Barack Obama’s young presidency faces the ritual 100-day judgment of the US media, an arbitrary measure set nearly 80 years ago as the country sought to claw its way out of the Great Depression.
On taking office in 1933, Franklin D. Roosevelt called Congress into emergency session and pushed through 15 bills over 100 days — some sticklers say 105 — in a bid to resurrect the US economy.
The pace has never been equaled by his successors, some of whom have embraced the measure, while others have tried to quiet the deafening media fanfare.
“It’s just, on its face, silly,” presidential expert Stephen Hess of the Brookings Institution think tank in Washington said when asked about the journalistic feeding frenzy. “But you just can’t fight it.”
Obama’s predecessor, George W. Bush, tried to stay above what aides proclaimed to be a meaningless fray, but eventually relented in the face of journalistic demands and fierce criticisms from Democrats.
“There’s not a lot you can get done in 100 days,” said Dana Perino, the last of Bush’s four press secretaries over his eight years at the White House.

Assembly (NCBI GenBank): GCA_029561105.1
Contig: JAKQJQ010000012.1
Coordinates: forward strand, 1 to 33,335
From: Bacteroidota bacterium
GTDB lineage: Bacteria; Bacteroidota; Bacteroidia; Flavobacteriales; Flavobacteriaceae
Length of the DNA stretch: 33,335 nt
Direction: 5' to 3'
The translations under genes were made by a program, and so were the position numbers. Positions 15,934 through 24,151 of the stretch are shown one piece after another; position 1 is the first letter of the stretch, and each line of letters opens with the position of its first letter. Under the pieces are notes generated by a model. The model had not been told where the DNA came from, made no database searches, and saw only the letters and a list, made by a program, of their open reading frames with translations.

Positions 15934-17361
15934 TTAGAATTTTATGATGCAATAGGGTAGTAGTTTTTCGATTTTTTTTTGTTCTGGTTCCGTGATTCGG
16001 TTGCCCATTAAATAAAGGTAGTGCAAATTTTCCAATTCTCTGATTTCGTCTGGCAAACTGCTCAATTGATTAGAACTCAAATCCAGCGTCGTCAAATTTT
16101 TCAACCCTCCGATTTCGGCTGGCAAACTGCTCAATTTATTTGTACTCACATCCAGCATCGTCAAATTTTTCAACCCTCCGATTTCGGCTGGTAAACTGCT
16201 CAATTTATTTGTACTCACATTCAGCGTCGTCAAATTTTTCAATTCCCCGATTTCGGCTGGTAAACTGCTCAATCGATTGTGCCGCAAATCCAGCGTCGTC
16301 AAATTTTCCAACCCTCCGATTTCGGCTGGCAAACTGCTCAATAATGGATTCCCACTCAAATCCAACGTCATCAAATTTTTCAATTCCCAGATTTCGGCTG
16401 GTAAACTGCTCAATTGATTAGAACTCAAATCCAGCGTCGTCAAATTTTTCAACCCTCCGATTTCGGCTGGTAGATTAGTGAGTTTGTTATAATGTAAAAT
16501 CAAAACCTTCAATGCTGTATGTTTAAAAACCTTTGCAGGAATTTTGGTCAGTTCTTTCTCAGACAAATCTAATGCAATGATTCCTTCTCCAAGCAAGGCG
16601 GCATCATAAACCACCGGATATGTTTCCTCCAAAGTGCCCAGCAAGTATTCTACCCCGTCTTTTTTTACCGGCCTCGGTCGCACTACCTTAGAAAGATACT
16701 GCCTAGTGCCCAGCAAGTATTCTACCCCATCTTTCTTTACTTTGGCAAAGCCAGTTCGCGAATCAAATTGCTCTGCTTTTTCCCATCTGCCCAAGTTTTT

“You can set the tone of your presidency, you can propose some new ideas, initiatives, you can take a few foreign trips” and “introduce yourself” to the world, she said. “And that’s what President Obama has done.”
Last Tuesday, Obama spokesman Robert Gibbs dismissed the focus on April 29 as a “Hallmark holiday.”
But he also said Obama would do a “town hall”-style question and answer session with voters in St Louis, Missouri, followed by a prime-time news conference at the White House.
Many historians and political observers treat the ritual as an arbitrary, media-driven assessment that holds presidents to an impossible standard that poorly reflects the modern realities of US politics.
“I call it, frankly, Roosevelt’s curse on his successors. It would be as though I, as a professor, decided to issue a grade to my students on the third day of class,” said Larry Sabato, a political scientist at the University of Virginia.
“The game has hardly begun. What are you really judging, 100 days? Who judges a company on the basis of one quarter earnings?” Hess said, adding that most presidents are “purely getting organized” at this point.
However, Hess said, “you can certainly judge him in terms of how acceptable or interested the American people, or all the people in the world, are in him.”
By that measure, Hess said, Obama clearly shines.
The president’s popularity may not last, but it gives him political clout, which “is important in that it gives him more of an opportunity to be successful,” Hess said.
As for the expression itself, supervisory archivist Bob Clark at the Franklin D. Roosevelt Library in New York, says it is unclear who coined it — though the president himself used it in July 1933.
But it is believed to draw inspiration from Napoleon Bonaparte’s escape from exile on the island of Elba and the 100-day military campaign that ended with his decisive defeat at Waterloo in June 1815.